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Former Bush Aide Rove Defies Congressional Subpoena


Karl Rove, the former close political aide to President Bush, failed to appear at a congressional hearing Thursday to testify about allegations he was involved in politicizing the Department of Justice. VOA's Dan Robinson reports from Capitol Hill.

The empty chair in front of the House judiciary subcommittee was a reminder of the difficulty Democrats have had in obtaining testimony from Rove, and two other former and current White House officials.

Last year, former White House counsel Harriet Miers, and President Bush's current chief of staff Joshua Bolten, defied subpoenas from the House Judiciary Committee, triggering a House vote to hold both in contempt of Congress.

Rove was subpoenaed earlier this year in connection with Democratic attempts to determine if he exerted improper political influence in the firing of nine U.S. federal prosecutors, and to answer questions about a government corruption case against a former Democratic governor of Alabama.

He offered to speak with lawmakers only about the second of these, and only behind closed doors without a transcript and not under oath, all conditions Democrats rejected. He has denied ever trying to influence Justice Department decisions.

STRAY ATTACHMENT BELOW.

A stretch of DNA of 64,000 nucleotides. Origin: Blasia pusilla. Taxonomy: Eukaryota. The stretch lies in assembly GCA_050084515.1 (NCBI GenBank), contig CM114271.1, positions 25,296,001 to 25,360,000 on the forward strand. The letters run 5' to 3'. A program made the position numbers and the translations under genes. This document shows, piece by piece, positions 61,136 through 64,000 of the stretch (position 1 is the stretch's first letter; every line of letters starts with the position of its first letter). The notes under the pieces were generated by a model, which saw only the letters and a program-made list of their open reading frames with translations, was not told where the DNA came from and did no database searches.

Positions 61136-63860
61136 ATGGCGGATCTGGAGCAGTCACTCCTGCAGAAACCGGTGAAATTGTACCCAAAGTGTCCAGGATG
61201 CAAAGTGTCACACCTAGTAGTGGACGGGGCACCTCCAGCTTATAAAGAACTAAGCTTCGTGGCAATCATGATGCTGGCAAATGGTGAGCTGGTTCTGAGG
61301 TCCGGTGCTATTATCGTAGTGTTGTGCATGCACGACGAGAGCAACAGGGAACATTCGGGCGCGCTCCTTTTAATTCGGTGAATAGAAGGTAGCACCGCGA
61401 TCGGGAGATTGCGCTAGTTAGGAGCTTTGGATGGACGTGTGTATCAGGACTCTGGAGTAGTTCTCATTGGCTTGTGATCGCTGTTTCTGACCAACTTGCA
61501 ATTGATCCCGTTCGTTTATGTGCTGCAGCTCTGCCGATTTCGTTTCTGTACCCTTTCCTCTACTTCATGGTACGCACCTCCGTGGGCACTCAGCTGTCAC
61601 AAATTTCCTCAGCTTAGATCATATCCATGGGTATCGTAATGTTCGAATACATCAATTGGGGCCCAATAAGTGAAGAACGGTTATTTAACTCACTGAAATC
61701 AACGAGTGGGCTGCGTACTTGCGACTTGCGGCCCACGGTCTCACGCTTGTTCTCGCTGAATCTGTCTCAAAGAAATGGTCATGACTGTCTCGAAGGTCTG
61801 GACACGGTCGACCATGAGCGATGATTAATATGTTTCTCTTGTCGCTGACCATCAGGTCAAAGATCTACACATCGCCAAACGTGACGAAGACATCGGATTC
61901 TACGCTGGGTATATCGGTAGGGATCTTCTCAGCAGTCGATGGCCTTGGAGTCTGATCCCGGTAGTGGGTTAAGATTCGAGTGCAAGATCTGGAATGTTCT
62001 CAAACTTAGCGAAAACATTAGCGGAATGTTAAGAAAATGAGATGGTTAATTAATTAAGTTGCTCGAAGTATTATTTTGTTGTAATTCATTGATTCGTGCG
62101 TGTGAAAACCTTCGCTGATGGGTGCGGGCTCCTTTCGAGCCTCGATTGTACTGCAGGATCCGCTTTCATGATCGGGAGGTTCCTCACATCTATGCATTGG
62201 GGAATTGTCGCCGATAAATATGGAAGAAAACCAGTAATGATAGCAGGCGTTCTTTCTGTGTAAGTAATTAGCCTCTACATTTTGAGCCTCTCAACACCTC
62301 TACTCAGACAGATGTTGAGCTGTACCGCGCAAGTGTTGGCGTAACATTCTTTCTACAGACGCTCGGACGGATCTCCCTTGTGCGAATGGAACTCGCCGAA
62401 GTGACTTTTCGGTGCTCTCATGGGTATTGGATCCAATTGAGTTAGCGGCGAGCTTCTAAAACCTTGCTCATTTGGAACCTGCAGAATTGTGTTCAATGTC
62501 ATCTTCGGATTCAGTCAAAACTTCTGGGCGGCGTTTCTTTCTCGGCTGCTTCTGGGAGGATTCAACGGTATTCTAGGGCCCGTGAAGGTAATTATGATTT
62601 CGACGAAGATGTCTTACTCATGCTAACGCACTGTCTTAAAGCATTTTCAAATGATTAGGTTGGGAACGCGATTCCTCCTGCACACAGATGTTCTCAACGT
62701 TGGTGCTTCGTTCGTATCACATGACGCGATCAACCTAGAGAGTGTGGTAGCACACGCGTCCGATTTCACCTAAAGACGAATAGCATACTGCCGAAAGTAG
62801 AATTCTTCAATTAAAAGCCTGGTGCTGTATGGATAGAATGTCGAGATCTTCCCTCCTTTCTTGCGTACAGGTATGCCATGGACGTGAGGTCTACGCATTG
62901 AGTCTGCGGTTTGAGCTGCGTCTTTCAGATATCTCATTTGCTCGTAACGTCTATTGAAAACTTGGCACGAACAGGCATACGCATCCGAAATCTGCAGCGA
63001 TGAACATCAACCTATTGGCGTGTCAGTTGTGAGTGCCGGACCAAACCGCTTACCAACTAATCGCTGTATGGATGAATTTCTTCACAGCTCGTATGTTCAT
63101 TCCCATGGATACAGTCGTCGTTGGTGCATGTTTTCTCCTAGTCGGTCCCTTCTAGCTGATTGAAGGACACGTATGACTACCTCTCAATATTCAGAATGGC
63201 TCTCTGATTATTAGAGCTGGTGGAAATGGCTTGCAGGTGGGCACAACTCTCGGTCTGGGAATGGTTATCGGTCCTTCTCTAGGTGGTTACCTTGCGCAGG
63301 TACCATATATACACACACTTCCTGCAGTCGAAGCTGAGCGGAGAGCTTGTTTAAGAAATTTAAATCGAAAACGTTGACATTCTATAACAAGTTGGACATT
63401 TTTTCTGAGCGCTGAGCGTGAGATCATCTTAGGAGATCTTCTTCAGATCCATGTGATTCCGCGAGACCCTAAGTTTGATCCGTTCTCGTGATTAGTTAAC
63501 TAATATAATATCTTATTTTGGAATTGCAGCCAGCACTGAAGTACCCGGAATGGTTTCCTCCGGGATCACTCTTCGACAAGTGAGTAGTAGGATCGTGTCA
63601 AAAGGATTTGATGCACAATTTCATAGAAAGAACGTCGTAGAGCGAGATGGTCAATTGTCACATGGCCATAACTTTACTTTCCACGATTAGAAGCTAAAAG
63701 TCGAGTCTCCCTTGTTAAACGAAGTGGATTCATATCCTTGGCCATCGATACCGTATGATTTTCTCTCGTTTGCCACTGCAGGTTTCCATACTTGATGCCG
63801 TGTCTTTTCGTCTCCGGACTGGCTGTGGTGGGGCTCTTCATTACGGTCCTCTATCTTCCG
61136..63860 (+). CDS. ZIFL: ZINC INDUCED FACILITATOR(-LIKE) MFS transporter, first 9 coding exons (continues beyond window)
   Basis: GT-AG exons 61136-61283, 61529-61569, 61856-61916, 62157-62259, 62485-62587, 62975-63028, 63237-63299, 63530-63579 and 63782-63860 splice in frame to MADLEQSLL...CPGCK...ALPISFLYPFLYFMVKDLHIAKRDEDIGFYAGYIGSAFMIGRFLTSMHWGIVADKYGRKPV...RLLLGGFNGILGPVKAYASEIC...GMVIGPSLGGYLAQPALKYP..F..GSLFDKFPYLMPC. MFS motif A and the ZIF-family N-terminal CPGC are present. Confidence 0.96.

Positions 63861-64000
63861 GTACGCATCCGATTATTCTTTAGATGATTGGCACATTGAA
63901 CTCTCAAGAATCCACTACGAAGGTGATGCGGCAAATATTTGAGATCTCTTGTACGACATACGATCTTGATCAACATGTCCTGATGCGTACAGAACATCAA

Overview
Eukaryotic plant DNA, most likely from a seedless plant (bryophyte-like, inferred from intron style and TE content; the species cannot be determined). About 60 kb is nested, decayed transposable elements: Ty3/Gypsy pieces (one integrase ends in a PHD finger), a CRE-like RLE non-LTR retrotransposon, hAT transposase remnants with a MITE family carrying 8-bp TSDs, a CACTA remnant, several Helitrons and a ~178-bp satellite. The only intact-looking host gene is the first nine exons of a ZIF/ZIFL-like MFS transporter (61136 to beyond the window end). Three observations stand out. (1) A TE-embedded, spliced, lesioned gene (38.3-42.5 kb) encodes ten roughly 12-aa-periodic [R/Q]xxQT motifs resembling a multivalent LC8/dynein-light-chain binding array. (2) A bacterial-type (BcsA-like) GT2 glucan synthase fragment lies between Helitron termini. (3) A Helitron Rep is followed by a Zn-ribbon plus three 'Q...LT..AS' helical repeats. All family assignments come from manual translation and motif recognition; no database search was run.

Democratic Congresswoman Linda Sanchez described Rove's justification for not showing up on the basis of a White House claim of executive privilege as lacking legal validity. "We are unaware of any proper legal basis for Mr. Rove's refusal even to appear today as required by the subpoena. The courts have made clear that no one, not even the president, is immune from compulsory process," he said.

Sanchez said the White House failed to demonstrate that information lawmakers seek is covered by executive privilege, and says neither the White House nor Rove's attorney cited any court decision in support of a former official's refusal to testify.

She also pointed to recent testimony by Vice President Dick Cheney's chief of staff David Addington, and voluntary testimony by former White House press secretary Scott McClellan, as well as appearances under subpoena by two former Justice Department officials.

Republicans have long accused Democrats of trying to use the controversy over U.S. attorney firings and allegations of politicization of the Justice Department as a political weapon against President Bush.

Republican Congressman Chris Cannon accuses Democrats of wasting lawmakers time. "If the majority was serious about getting to the bottom of this issue, it would have taken Mr. Rove and the White House up on these offers. The fact that it hasn't, is proof that their efforts amount to a partisan stunt," he said.

As with former White House counsel Miers and chief of staff Bolten, the full House Judiciary Committee will have to decide whether to pursue contempt charges against Rove, after which Speaker Nancy Pelosi will have to determine whether to proceed with a vote in the House.